The Cambridge History of English and American Literature in 18 Volumes (1907–21).
VOLUME XVI. Early National Literature, Part II; Later National Literature, Part I.

XXII. Divines and Moralists, 1783–1860

§ 12. Horace Bushnell

The work of enfranchisement was carried on in their several modes by three notable contemporaries: Horace Bushnell (1802–76), Henry Ward Beecher (1813–87), and Mark Hopkins (1802–87), each in his way a liberator.

Superficially, Bushnell may seem to have been a reactionary. Born in Litchfield Township, Connecticut, he graduated at Yale in 1827, whither, after a short experience in journalism, he returned as tutor, student of law, and finally student of theology. In 1833 he was ordained pastor of the North Congregational Church in Hartford, where he remained until 1859. In 1856, while in California for his health, he was active in organizing at Oakland the “College of California,” which in 1869 was merged in the University of California, and the presidency of which he declined. He thus belongs by birth, by training, and by professional activity to that hinterland—consisting of the valleys of the Connecticut and the Housatonic, and of the Litchfield and Berkshire Hills—whose orthodoxy has stood out against the liberal movements of the coast line from Boston to Newport.

Bushnell disliked what to his richly mystical temperament seemed the baldness of Unitarianism, and he re-established on a new basis many of the institutes of orthodoxy, notably the Trinity and the Atonement. Yet he consistently opposed all dogma, not because it was bigoted on the one hand or lax on the other, but because of the inadequacy of language as such to convey the religious mysteries which his piety bade him hold fast despite their logical contradictions. Mere logic he distrusted so deeply that its contradictions, dilemmas, antinomies were to him no arguments against a belief. According to a well-known anecdote, Bushnell, finding a college-mate stropping his razor all in one direction, bade him oppose his strokes to each other, a procedure which has been accepted as typical of Bushnell’s dialectic, and which is not unlike Hegel’s. Contradictories merely led him to a higher resultant—a mystical synthesis and a sort of credo quia impossibile. He saved impossible dogmas by turning them into sacraments.

At the same time, the rationalist in him offered to weaker faiths a modus vivendi. The Trinity, whose essence was a mystery inexpressible in language, was reconcilable with the divine unity in that it was a mode and an instrument by which the Absolute revealed itself to and worked upon finite souls. This epistemological view, which is said to go back to Sabellius, was perhaps a novelty in American theology; its pragmatism and distrust of logic seem even to be anticipations. In much the same way Bushnell retained the doctrine of the Atonement by attributing to it a moral effect upon the human soul, instead of the old-fashioned governmental or legalistic function of paying a debt, expiating a crime, or mending a broken law. These positions he promulgated in his God in Christ (1849), with its introductory Dissertation on the Nature of Language as Related to Thought and Spirit, in Christ in Theology (1851), and in The Vicarious Sacrifice (1856). For the old revivals, with their sudden superemotional conversions, he also substituted the concept of a gradual education in Christianity; Christian Nurture (1847), like Jacob Abbott’s The Young Christian (1832), directs the attention of those who would be of the faith toward the possibility of growing in it by a process open to all mankind, the process of training. In his attitude toward the abolition of slavery, Bushnell was likewise detached from the extremists. Here, too, he believed less in drastic measures than in education and in the gradual workings of nature under Providence. In the same way he assumed toward the scientific movement of the mid-nineteenth century an attitude at once decisive and concessive. Whatever science might have to say about the rigour of causation and necessity within the physical world, man was always to be recognized as an essentially free supernatural being, placed literally above nature by his alliance with the divine. Yet the two realms, of necessity and of freedom, were held together by a Deity immanent in both (Nature and the Supernatural, 1858).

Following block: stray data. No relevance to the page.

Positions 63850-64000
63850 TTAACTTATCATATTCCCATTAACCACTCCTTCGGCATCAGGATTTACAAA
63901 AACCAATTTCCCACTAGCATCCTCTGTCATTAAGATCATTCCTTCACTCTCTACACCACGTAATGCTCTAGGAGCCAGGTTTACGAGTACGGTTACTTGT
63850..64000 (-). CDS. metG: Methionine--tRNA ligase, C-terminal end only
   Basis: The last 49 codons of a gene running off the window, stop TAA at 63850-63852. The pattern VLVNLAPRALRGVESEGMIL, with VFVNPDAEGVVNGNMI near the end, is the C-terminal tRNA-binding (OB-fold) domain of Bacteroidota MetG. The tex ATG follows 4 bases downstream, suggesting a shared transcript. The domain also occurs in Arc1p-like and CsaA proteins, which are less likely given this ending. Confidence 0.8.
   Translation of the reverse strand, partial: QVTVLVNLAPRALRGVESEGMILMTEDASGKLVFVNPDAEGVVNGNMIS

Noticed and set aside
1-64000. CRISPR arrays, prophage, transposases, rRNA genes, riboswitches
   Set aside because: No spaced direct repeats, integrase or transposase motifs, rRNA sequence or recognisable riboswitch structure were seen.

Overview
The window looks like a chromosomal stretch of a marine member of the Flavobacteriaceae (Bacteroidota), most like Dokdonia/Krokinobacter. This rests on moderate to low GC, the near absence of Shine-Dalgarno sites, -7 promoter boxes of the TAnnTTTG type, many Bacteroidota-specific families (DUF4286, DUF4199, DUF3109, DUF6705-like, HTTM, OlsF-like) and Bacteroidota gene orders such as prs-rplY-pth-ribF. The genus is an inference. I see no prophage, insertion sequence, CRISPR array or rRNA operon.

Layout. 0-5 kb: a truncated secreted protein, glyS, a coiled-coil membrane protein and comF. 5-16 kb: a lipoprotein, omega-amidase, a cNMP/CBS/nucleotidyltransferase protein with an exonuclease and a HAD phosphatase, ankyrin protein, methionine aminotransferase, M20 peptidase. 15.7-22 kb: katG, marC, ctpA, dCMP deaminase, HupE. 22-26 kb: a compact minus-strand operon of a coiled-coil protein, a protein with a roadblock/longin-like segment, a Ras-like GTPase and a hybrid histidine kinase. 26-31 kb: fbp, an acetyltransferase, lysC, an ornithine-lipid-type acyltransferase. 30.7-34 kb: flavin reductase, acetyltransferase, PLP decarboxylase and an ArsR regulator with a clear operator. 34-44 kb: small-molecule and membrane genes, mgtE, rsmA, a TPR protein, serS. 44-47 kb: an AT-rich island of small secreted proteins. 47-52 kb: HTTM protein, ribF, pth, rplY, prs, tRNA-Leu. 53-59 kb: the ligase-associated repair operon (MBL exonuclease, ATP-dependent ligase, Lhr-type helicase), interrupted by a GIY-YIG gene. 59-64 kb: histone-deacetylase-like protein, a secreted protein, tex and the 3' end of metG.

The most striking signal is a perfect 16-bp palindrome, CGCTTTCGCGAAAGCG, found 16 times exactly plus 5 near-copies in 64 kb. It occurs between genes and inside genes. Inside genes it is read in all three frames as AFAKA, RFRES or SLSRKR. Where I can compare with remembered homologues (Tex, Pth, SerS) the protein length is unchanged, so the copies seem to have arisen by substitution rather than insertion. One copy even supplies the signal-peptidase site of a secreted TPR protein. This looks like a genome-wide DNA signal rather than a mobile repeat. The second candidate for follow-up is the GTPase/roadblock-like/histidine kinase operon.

Without being a compromiser, Bushnell thus works rapprochements everywhere. His thought holds all subjects suspended in a sort of Platonic solvent, conciliating opposites—not without sometimes confusing them. Yet he continues with vigour the tradition of Plato, Hegel, and Coleridge, and is a genuine religious thinker, whose importance in the history of American thought has perhaps not been generally recognized. In many ways he suggests William James. Moreover, he has a style, nervous, clean, and racy. Kept fresh by its “antiseptic” virtue, his Literary Varieties—the volumes of essays entitled Work and Play (1864), and Moral Uses of Dark Things (1868) and Building Eras in Religion (1881)—will still richly reward a reader. Indeed, all of Bushnell’s prose, though manifestly influenced by Emerson, by Carlyle, and by Ruskin, yet possesses its own peculiar vitality, a pulsation that at its best may be likened, to use a metaphor of his own, to the beat of wings.